Korean Grand Prix
|Korea International Circuit|
|Number of times held||4|
|Most wins (drivers)||Sebastian Vettel (3)|
|Most wins (constructors)||Red Bull (3)|
|Circuit length||5.615 km (3.48 mi)|
|Race length||308.825 km (191.4 mi)|
|Last race (2013)|
On October 2, 2006 it was confirmed that the event would take place in 2010, and would be hosted by the Korea International Circuit, in Yeongam. It was also revealed that the race would be promoted by a public-private company. The deal was for seven years with a five-year option that would allow the race to be held until 2021.
Despite this confirmation, the Korean Grand Prix was not included on any of the provisional 2010 calendars released by Formula One Management. Following approval of funding for the event, Korea was given the date of 17 October on the 2010 calendar published by the Fédération Internationale de l'Automobile (FIA) on 21 September 2009. On December 10, 2009, the organisers of the event announced that they were on schedule, with a plan to finish the circuit on July 5, 2010, though they admitted that their largest problem lay in finding accommodation for all Formula One staff and spectators. The organisers also ruled out the possibility of staging the race at night until they have more knowledge of and experience in running a Grand Prix. Despite all the confirmation there was still a risk that the circuit might not be on time, however this was denied by the race promoter who said that the circuit was ahead of schedule.
After several postponements, the FIA scheduled a final inspection of the circuit on 11 October 2010, 13 days before the Korean Grand Prix was scheduled to begin. After the FIA inspection, Race Director Charlie Whiting declared that the race would go ahead.
In 2011, organisers of the Korean Grand Prix expressed dissatisfaction over the terms of their contract with Bernie Ecclestone and Formula One Management, particularly with regards to the cost of race-sanctioning fees, and sought to renegotiate the contract, seeking more-favourable terms. However, Ecclestone ruled out renegotiations, stating that the initial negotiation process had been difficult enough, and that the organisers were aware of the terms of the contract when they first signed it. Ecclestone has stated that in the event that race organisers can not pay sanctioning fees, the Korean Grand Prix will be removed from the calendar. The final calendar, released in December 2011, kept the Korean Grand Prix. After the 2012 Australian Grand Prix, organisers of the race in Korea announced that they had reached a new deal with Formula One Management that would save $20.5 million (₩23 billion) in costs. Kang Hyo-seok, director of race organisation for the Korean Grand Prix, admitted that the race was still 'too expensive' for Korea, anticipating an estimated loss of $26 million (₩29 billion) in 2012. The race went ahead in 2013.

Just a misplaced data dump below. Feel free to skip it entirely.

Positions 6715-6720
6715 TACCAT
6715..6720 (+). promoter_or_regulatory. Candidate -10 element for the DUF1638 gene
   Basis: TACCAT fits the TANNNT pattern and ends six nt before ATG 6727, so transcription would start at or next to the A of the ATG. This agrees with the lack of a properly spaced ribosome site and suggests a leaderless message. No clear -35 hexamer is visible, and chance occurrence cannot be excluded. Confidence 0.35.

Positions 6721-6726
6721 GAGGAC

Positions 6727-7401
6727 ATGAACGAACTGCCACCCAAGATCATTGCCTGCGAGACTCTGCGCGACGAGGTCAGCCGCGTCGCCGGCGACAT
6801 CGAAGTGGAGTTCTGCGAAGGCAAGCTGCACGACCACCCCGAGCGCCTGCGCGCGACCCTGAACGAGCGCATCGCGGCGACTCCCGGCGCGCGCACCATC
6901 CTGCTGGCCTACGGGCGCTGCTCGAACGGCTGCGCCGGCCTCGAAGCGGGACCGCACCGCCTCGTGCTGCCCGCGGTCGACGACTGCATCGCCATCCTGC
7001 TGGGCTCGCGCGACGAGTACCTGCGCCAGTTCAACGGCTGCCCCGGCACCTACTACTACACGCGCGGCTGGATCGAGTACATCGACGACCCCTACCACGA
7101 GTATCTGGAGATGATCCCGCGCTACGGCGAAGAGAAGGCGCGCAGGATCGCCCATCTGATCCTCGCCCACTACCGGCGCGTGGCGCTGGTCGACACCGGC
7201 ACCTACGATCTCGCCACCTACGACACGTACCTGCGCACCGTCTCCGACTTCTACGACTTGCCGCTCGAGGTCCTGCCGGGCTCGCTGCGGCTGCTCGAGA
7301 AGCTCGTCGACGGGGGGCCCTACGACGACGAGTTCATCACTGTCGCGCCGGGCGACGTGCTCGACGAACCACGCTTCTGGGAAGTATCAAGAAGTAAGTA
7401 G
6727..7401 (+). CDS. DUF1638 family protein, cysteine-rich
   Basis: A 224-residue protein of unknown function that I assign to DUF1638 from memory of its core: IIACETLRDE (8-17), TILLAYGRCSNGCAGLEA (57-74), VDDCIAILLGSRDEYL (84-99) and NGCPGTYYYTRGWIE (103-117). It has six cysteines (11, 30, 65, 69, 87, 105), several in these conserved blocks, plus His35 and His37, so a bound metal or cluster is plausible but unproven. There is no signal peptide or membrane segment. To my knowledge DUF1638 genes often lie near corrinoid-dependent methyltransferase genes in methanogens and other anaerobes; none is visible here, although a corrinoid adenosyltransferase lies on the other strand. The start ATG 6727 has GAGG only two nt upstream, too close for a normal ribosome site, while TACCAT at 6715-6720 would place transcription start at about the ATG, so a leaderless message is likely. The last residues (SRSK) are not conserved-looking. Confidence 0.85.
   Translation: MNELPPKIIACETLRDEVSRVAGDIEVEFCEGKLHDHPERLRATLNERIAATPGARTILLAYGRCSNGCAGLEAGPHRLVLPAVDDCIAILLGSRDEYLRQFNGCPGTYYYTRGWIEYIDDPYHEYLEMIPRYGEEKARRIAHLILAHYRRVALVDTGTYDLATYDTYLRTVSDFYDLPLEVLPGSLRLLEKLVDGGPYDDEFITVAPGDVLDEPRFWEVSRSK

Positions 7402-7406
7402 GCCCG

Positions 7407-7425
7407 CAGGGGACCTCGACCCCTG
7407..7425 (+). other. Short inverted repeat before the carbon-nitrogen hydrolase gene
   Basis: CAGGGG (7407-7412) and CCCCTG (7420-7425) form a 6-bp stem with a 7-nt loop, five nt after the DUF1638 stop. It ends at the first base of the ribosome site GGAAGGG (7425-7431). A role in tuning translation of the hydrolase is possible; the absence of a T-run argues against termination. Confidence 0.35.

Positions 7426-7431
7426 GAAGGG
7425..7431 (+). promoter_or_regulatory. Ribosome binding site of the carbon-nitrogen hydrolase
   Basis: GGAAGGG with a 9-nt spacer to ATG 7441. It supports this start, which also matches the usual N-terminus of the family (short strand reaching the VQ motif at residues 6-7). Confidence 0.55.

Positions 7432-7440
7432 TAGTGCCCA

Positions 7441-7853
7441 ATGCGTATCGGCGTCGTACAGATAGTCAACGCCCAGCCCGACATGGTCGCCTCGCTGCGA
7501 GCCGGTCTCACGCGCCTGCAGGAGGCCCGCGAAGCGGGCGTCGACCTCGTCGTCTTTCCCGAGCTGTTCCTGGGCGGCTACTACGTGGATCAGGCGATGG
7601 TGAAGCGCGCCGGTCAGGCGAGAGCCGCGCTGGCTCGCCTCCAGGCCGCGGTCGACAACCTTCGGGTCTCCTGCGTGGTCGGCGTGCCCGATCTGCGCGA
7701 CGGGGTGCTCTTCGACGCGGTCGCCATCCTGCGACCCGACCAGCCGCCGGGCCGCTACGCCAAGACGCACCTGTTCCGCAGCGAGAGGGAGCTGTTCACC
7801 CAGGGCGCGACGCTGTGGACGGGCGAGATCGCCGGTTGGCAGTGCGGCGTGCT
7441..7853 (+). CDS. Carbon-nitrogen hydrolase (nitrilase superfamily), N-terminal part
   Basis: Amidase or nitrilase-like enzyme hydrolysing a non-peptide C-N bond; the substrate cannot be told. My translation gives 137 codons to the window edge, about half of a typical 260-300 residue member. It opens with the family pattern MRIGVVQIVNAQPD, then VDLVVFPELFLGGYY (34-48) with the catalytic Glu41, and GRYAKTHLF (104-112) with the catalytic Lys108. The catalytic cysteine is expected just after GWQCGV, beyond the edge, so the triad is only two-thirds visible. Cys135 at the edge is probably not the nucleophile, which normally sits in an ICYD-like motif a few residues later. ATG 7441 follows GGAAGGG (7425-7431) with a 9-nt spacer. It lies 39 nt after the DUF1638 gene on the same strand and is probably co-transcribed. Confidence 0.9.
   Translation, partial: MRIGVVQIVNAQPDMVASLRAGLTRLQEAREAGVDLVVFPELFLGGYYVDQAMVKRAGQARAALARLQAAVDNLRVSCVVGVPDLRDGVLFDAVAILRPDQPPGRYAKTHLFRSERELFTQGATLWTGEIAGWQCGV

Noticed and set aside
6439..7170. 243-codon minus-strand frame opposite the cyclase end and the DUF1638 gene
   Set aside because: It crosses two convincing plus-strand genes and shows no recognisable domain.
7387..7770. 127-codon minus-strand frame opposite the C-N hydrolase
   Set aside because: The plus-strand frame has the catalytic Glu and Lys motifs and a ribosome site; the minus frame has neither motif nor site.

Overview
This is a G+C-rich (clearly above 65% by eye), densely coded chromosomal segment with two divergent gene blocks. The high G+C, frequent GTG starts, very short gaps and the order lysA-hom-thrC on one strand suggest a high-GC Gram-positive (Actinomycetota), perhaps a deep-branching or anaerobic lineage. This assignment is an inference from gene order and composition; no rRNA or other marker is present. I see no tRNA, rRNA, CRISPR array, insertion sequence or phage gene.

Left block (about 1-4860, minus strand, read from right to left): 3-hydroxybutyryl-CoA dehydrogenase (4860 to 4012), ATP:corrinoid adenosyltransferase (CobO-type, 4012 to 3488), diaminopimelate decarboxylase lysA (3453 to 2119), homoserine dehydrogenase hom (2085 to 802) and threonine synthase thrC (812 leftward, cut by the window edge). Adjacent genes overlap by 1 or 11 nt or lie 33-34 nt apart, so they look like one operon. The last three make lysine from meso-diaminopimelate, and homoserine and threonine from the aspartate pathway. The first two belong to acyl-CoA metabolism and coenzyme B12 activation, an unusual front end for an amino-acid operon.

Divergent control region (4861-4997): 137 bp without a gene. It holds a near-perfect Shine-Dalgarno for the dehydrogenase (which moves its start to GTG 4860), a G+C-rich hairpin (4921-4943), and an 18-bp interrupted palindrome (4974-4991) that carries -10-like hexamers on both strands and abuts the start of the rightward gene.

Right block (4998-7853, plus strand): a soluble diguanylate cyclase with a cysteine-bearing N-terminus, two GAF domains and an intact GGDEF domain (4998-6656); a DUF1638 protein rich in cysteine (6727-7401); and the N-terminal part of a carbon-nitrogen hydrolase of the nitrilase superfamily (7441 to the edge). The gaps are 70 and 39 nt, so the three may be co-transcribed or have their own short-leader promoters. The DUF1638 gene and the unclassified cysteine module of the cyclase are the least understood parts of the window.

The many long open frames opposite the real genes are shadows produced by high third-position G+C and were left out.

Initially, the race was not included in the provisional 2015 calendar, a later calendar released in December 2014, gave the Korean Grand Prix a slot on 3 May 2015, having been moved from towards the end of the calendar in previous years, towards the start of the calendar. On 12 December 2014 Bernie Ecclestone said that Korean Grand Prix had to be added to 2015 calendar for legal reasons, citing contract obligations, but that organizers are not keen on having the race. Later it was announced that it had been removed from the calendar by the FIA because the organisers did not wish to host it. They have plans to revive the Korean Grand Prix in 2016.
All Korean Grands Prix were held at Yeongam.
|2013||Sebastian Vettel||Red Bull-Renault||Report|
|2012||Sebastian Vettel||Red Bull-Renault||Report|
|2011||Sebastian Vettel||Red Bull-Renault||Report|
- Korea Super Prix, Formula Three race held annually in Korea between 1999 and 2003
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- "FNew Jersey, Austria, Russia, Mexico added to 2014 calendar". formula1.com. 27 September 2013. Retrieved 23 September 2014.
- "Korea, Mexico and New Jersey dropped as 2014 F1 calendar is confirmed". f1fanatic.co.uk. Retrieved December 5, 2013.
- "World Motor Sport Council 2014 - Beijing". FIA.com (Fédération Internationale de l'Automobile). 12 September 2014. Retrieved 12 September 2014.
- "World Motor Sport Council 2014 - Doha". FIA.com (Fédération Internationale de l'Automobile). 3 December 2014. Retrieved 3 December 2014.
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